Date of Award

2002

Degree Type

Thesis

Degree Name

Bachelor of Science (Hons.)

Faculty

Faculty of Computing, Health and Science.

First Advisor

Mary Boyce

Second Advisor

Ian Bennett

Abstract

Carbohydrates in P. coriacea leaves were analysed to determine if, when in artificial culture, they were unable to replenish their carbohydrate stores once the seed starch reserve was consumed. While no evidence was found to suggest that this was happening, other findings were made. Soluble carbohydrates determined in P. coriacea were sucrose, fructose, glucose, trehalose, myo-inositol and mannitol. However, mannitol was only found in in situ plants sampled in June. This may be due to high epiphyte coverage elevating plant stress and therefore mannitol levels. P. coriacea grown in tissue culture has soluble carbohydrate levels up to 20-fold higher than plants maintained in aquaria or grown in situ. The average concentration (± I.0 SE) of the soluble carbohydrates in P. coriacea in situ plants were: sucrose 2.54 (0.93) mg g-1 fwt, glucose 0.42 (0.06) mg g-1 fwt, fructose 0.70 (0.05) mg g·-1 fwt, trehalose 0.40 (0.01) mg g-1 fwt, myo-inositol 0.05 (0.00) mg g-1 fwt and mannitol 0.31 mg g-1 fwt. P. coriacea leaves generally had < 40 mg starch g-1 fwt. For the experiment duration there was no significant variation of starch levels except in seawater tissue culture seedlings sampled in August and September, where starch levels were higher. Between environments there was a significant difference in starch levels measured in June, August and September. In June and August the in situ plants had significantly higher starch levels than seawater tissue culture plants, but levels were significantly lower than the seawater tissue culture plants in September. For the analysis of soluble carbohydrates a chromatographic method was developed specifically for highly sensitive detection, plus simplicity for routine analysis. Method development compared a variety of methods used for the extraction, preparation and chromatographic analysis of soluble carbohydrates. An HPLC method employing a polyamine column, acetonitrile/water mobile phase and evaporative light scattering detection, was developed. While this method was simple and robust, detection limits were not low enough to allow analysis of sugars from limited seagrass material of 0.l g for each sample. A GC method was developed for the analysis of soluble carbohydrates in seagrasses maintained in an artificial culture. It consisted of an 80 %ethanol extraction at room temperature, derivatisation of carbohydrates with BSTF A and analysis on a BP-1 column with FID detection. This method was simple, robust and sensitive for the analysis of plant soluble carbohydrates. This method only required 0.1 g of leaf for each sample. The detection limits were 90 mM L-1 fructose, 40 mM L-1 glucose and sucrose, and 20 mM L-1 trehalose, mannitol and myo-inositol.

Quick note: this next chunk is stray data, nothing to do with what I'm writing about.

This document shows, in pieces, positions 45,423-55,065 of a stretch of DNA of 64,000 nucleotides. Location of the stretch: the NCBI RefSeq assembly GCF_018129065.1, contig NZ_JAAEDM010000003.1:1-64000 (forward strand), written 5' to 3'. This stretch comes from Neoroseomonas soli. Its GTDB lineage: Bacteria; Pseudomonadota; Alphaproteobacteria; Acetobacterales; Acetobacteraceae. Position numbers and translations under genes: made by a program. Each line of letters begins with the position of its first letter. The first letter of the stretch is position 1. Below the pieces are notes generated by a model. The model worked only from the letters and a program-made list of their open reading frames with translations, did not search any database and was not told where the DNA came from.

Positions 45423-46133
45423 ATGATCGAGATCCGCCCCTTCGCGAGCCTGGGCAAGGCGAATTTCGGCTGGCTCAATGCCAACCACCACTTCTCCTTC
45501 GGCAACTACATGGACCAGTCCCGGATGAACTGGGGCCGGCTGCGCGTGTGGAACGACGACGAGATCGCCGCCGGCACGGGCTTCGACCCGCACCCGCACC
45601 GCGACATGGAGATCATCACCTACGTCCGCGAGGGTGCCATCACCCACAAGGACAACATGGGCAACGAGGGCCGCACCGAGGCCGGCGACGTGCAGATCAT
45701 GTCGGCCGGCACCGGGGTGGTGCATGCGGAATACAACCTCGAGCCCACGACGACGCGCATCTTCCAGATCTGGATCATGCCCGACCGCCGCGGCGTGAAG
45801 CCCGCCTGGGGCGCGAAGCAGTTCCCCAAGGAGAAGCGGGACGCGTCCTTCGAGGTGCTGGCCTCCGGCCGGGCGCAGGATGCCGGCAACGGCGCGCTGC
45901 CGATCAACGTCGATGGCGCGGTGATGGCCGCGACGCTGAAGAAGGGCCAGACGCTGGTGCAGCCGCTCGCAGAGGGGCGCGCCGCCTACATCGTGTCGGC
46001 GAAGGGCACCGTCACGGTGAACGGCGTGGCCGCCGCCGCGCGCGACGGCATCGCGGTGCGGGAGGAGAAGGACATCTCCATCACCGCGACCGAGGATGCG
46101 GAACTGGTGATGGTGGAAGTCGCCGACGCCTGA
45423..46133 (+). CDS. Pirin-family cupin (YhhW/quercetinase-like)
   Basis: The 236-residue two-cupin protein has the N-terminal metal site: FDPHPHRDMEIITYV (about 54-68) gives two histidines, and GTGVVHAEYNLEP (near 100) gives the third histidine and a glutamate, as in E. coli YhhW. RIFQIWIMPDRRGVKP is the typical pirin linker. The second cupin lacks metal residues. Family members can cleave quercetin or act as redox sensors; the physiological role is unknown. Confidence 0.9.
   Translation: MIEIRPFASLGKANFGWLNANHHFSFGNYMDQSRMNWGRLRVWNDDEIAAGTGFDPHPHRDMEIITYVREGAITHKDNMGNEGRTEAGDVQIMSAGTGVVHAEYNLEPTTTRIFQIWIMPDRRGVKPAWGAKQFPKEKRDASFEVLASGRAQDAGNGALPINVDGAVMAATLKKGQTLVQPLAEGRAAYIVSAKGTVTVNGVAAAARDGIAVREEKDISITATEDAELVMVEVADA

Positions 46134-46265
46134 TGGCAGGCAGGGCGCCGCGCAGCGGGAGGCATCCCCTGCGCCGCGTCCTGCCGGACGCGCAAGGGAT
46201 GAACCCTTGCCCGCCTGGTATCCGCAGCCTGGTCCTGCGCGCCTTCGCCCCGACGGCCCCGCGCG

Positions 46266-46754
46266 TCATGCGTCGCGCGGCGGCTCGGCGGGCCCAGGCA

Included in

Biochemistry Commons

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